Who needs taxonomies from scratch
In the field of taxonomy consulting, different taxonomy projects go to different consultancies. Large organizations with large taxonomy projects tend to hire taxonomy consultancies with multiple consultants to handle their projects, and it is the large organizations that by now tend to already have some taxonomies, even if they need a lot of work. Smaller organizations tend to hire independent consultant-contractors, and smaller organizations more likely are new to taxonomies and need to have one built from scratch. When I started out consulting, I was employed or subcontracted to consultancies that served larger clients and worked more on taxonomy redesign projects, but then when I became an independent consultant I was contacted by and often served smaller clients, including startups, and thus became involved with more projects to build original taxonomies.
The types of projects that start-ups have for taxonomies are really quite interesting and they reflect a trend in innovative content-based products and services. In the past couple of years I have been contacted about creating taxonomies (some of which I did) for the following:
- A subscription, web-based software with taxonomy for photographers to tag and classify their own images
- A web-based market place for craftspeople and customers to meet to buy/sell customized objects
- A website of quotes by famous and not-so-famous women with related content
- A web database of yoga poses associated with a yoga studio
- A web service of sites for artists to promote themselves
- A loyalty marketing and data software platform for retailers
- A mobile app that pulls content from LinkedIn to help professionals and job seekers make connections and obtain career advice
How taxonomies are built from scratch
Even taxonomists with considerable experience in editing taxonomies might not know where to begin if they were to create a taxonomy from scratch. There is some uncertainty over whether to take a predominantly top-down or bottom-up approach. I recommend a hybrid approach, with some initial top-level development, but most of the work on the specific taxonomy terms built from the bottom. If a navigational tree hierarchy is to be displayed to the users, then at least some initial top-down development is needed.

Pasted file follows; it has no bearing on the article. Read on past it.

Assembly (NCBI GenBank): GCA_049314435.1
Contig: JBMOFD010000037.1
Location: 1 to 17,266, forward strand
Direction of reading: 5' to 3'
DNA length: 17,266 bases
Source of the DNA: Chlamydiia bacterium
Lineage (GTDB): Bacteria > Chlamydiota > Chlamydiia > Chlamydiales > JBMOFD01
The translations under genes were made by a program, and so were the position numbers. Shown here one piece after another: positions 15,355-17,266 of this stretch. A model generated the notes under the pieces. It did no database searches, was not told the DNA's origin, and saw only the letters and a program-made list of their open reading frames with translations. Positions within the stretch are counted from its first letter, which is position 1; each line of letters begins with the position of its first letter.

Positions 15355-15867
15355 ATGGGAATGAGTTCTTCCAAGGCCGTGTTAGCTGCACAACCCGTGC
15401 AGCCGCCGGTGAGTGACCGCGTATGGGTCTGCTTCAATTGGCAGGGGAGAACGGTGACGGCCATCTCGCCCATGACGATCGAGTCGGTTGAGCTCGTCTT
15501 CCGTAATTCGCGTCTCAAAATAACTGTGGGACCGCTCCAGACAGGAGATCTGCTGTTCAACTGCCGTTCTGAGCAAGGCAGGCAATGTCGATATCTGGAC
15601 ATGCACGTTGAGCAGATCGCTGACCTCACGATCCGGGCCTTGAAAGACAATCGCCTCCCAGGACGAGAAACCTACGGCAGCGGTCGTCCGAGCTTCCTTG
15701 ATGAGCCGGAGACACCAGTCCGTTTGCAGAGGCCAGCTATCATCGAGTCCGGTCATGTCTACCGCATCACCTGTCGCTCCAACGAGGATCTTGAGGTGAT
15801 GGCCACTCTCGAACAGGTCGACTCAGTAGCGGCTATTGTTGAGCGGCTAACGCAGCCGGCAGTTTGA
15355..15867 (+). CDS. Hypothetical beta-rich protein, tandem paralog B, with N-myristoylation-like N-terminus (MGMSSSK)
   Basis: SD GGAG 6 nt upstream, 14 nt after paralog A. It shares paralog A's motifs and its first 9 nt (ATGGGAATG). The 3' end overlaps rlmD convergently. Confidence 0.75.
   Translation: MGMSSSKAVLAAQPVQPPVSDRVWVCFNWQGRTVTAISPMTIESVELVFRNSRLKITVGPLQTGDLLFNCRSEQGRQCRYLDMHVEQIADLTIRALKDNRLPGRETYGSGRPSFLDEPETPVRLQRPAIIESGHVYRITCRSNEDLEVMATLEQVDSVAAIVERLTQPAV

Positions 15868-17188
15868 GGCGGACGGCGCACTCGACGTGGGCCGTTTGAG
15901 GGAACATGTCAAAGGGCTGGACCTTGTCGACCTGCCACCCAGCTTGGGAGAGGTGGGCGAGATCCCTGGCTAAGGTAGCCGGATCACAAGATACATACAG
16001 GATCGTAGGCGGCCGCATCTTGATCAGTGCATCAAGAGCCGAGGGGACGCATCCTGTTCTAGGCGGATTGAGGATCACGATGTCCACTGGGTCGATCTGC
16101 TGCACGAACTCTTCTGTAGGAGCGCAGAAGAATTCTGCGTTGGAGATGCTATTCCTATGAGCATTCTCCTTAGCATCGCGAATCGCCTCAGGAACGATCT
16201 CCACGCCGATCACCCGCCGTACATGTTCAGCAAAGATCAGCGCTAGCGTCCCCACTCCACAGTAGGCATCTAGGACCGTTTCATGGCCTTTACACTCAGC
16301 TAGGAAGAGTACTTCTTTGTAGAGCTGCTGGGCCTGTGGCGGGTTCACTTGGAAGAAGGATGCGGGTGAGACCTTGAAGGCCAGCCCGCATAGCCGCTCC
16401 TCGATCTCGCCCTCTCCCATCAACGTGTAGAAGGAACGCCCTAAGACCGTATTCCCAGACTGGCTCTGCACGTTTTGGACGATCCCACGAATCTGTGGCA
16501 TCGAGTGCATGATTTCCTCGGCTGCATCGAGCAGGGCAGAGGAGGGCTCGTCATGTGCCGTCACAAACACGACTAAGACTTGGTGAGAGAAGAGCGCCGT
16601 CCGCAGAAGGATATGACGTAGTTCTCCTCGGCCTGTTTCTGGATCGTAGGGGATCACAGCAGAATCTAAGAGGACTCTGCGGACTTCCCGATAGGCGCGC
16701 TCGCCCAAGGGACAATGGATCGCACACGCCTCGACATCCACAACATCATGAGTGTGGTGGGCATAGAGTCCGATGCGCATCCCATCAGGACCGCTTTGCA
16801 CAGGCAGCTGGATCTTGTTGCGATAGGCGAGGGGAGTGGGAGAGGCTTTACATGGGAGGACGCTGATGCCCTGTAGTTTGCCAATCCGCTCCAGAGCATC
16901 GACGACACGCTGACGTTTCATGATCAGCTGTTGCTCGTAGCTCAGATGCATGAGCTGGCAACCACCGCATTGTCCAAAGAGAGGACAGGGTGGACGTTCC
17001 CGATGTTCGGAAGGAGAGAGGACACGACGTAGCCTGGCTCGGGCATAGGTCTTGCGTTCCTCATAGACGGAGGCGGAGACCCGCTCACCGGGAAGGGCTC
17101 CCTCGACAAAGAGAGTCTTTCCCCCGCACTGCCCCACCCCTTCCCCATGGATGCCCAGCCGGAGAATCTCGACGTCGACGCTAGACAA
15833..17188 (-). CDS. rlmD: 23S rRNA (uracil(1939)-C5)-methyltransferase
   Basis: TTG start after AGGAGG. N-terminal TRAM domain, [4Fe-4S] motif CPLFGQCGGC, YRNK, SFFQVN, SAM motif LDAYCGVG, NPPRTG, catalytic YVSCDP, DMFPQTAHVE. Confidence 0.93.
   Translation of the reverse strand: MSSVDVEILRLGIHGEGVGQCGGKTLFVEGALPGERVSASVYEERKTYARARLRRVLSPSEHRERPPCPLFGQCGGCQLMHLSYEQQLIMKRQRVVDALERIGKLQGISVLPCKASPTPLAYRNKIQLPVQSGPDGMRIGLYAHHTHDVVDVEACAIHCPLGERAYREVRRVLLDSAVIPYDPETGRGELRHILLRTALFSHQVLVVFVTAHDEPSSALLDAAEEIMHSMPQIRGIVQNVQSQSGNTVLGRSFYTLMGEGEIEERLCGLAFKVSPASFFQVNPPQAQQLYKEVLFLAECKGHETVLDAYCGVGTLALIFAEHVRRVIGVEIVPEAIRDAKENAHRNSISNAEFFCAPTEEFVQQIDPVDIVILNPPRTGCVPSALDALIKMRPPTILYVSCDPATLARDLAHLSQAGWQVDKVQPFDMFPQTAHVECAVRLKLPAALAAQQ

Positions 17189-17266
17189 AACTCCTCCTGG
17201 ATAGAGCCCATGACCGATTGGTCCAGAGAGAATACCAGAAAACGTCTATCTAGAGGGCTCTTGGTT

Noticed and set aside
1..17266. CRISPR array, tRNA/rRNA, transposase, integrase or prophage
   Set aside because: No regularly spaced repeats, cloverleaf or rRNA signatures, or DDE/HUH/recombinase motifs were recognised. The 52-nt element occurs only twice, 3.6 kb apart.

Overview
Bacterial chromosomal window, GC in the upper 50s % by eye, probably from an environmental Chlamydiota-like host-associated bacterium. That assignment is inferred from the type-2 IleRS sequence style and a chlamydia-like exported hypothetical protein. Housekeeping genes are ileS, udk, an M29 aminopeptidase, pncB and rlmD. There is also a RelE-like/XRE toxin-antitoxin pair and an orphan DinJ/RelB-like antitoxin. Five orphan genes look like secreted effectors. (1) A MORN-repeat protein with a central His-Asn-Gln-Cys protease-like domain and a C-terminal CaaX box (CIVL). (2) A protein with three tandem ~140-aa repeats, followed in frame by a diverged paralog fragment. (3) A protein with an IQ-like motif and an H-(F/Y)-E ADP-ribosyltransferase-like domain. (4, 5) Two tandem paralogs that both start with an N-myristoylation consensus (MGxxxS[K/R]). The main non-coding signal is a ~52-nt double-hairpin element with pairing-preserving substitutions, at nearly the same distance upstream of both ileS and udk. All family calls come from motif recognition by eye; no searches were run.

Developing the top terms (or facets, as the case may be) is based on best practices, understanding the users, adapting to any user interface constraints, and general experience as a taxonomist. Developing all the detailed terms within the taxonomy from below, however, is quite a different task that requires different taxonomist skills. Despite the fact that a spreadsheet, such as Excel, is inappropriate for managing taxonomies, I have found that even with taxonomy management software available, Excel is the most usable tool for the initial stage for gathering candidate terms along with information about their sources and/or for comparing terms side-by-side from multiple sources and at the same time putting them into a hierarchy. Finally, if a taxonomy is somewhat specialized and technical in nature and to be used by subject matter experts, it’s also possible to let the subject matter experts propose their own taxonomy and then review it with them and heavily revise it to bring it up to standards.
I will discuss this in more detail in my presentation, “Taxonomies: Everything you Need to Know to Start a Taxonomy from Scratch,” at the SLA conference in Vancouver, BC, on June 8.